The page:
Corbynism (in suitably diluted form) has arrived even in the NSW branch of the Labor Party – long the bastion of the pragmatic and neoliberal right wing of that party. Our Blairites, if you will. If you are in any doubt about their disreputable antecedents, note they conferred life membership on Graham ‘Whatever it takes’ Richardson at the weekend.

But at that same annual conference held over the weekend, the delegates applauded Bill Shorten’s promise to end tax loopholes for Trusts as part of his ‘war’ on inequality. They also unanimously voted to limit rent increases to the rise in the cost of living index and to abolish no-grounds evictions. When it came to climate change and renewable energy, they endorsed the creation of a super public enterprise – the Renewable Energy Futures Corporation – to build and operate renewable energy projects and upgrade the grid. Even on Palestine they shifted to the left.

Each of these policy initiatives can be critiqued on the grounds that they don’t go far enough (why not 100 per cent renewable energy target by 2030 rather than 50 per cent? Why not give the recognise-Palestine policy teeth?) and that these policies are examples of the rank opportunism of Labor in opposition.

The first charge is certainly true but it cannot cancel out the fact that there has been a shift towards the required policy stance. These Labor policies are far from perfect but they are less imperfect than what preceded them. They are a shift in the direction of some version of left Keynesianism or left social democracy.

It is worth noting that Labor’s renters rights policy is nearly identical to the Greens’. As far as renewables are concerned, Labor has actually stolen an advance on the Greens. Our policy is in general favorable to public enterprise in building towards 100 per cent renewable electricity – see the general commitments at points 31 and 34 in our energy policy – but lacks Labor’s specificity. It is true that our policy was framed in an earlier pre-Corbyn era but we have been caught rather flat-footed. I can recall raising with John Kaye the need to push public enterprise as an essential part of our response to the climate emergency and John readily agreed, but added that the problem would be getting the party, even in NSW, to agree to foreground such a policy.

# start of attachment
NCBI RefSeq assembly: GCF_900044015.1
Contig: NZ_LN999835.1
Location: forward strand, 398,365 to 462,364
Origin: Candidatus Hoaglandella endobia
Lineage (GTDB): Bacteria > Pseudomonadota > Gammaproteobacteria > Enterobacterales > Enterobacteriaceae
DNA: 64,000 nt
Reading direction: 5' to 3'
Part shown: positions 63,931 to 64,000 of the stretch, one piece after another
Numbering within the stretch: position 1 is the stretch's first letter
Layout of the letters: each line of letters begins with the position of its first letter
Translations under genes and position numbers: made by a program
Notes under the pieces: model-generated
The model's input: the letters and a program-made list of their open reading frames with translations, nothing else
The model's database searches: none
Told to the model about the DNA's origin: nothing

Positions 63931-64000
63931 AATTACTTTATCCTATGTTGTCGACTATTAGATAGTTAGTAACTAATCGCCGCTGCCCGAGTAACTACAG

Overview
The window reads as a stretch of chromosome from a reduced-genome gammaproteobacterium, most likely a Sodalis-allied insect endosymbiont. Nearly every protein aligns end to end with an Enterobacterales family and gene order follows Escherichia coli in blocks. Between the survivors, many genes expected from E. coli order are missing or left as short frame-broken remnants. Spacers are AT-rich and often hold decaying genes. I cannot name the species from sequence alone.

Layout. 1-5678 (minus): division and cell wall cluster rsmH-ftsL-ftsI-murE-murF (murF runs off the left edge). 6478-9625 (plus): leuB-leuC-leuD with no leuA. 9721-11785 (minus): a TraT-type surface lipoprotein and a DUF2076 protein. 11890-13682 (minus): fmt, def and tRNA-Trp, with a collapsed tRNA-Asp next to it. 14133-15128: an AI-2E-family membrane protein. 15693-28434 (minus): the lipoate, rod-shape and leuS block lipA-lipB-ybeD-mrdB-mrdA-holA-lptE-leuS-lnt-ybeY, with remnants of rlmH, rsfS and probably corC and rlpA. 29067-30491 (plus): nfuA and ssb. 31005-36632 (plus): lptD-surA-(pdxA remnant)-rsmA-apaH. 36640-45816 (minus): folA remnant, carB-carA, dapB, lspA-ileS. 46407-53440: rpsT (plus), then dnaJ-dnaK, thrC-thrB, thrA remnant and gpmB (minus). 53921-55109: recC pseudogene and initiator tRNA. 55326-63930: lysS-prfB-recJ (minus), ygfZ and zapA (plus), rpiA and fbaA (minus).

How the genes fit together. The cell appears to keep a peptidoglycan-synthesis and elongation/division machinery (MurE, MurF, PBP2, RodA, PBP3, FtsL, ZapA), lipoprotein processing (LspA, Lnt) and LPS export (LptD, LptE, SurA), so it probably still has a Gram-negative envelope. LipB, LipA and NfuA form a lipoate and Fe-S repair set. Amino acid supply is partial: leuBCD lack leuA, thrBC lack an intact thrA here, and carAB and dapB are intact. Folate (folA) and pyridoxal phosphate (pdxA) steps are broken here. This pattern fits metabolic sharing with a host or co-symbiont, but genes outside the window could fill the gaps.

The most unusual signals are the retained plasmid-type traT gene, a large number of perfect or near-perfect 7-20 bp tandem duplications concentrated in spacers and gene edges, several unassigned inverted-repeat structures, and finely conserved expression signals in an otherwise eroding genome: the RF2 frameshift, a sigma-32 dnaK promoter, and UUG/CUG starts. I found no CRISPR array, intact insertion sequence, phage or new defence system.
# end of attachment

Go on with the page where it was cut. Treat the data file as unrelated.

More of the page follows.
That was 2014. Times have now changed and at least two Greens NSW MPs have recently talked of nationalisation in the energy field but these are thought bubbles at present rather than policy.

As for that second charge of opportunism, certainly true, however it is significant that the opportunism involves a shift to the left. This branch of the Labor party is notorious for its electoral opportunism. The fact that it sees its prospects best served by this shift to the left is what is important. Nor should we ignore the fact that many of the policies adopted are sincerely supported by the more left-wing members.

This shift to the left throws into relief the opposite shift of the leadership of the Australian Greens towards a pragmatic centrism. Talk about misreading the portents of our times – social democracy everywhere shifts to the left and the Australian Greens parliamentary leadership decides to go in the opposite direction.

Fortunately this shift has not been entirely unambiguous. Certainly the RDN and Bob Brown attacks on Senator Lee Rhiannon and the Greens NSW and the invitation to Left Renewal to leave the party are signs of entrenching the centrist shift. But earlier in the year, in his address to the National Press Club, the AG parliamentary leader Senator Richard Di Natale tried out what we might call some Corbyn-lite ideas – lifting restrictions on unions, tackling growing inequality, curbing tax loopholes particularly in housing, founding a people’s bank and reducing the working week to four days or 32 hours. However, rather than pursue and develop such ideas, the emphasis has been on curbing any radical elements in the Greens and endangering our alliance with public school teachers in a desperate search to be pragmatic and ‘relevant’  to the conservative federal government.

It now seems that the Australian Greens are being upstaged by a leftward swinging Labor. This is, of course, what has happened elsewhere in English-speaking countries. It appears to be happening in Germany too as the Social Democrats shuffle leftwards. Elsewhere – France and Spain, for instance – the Greens have been overtaken by the radical left.

There does not appear to be any easy solution to this phenomenon although shifting to the right can definitely be ruled out as a solution. And any leftward shift on the part of the Greens that does not keep the ecological crisis at the centre of our orientation would be extremely short-sighted not to mention unacceptable – although we do need to be saying that capitalism is a danger to the conditions of the good life for humanity on this planet.

For the medium to longer term, a principled orientation around an activist extraparliamentarianism and carrying popular causes into parliament, plus a commitment to cooperative, democratic, decentralised, ecological socialism, appears to me to be a more useful orientation. It could help in pulling the whole political conversation to the left and help confirm Labor in its comparatively ‘moderate’ leftwards change of course. As well, it would act as the catalyst to the political reawakening and shift to a critical, active citizenship that is so important to our future and which we can now see emerging.

 

 

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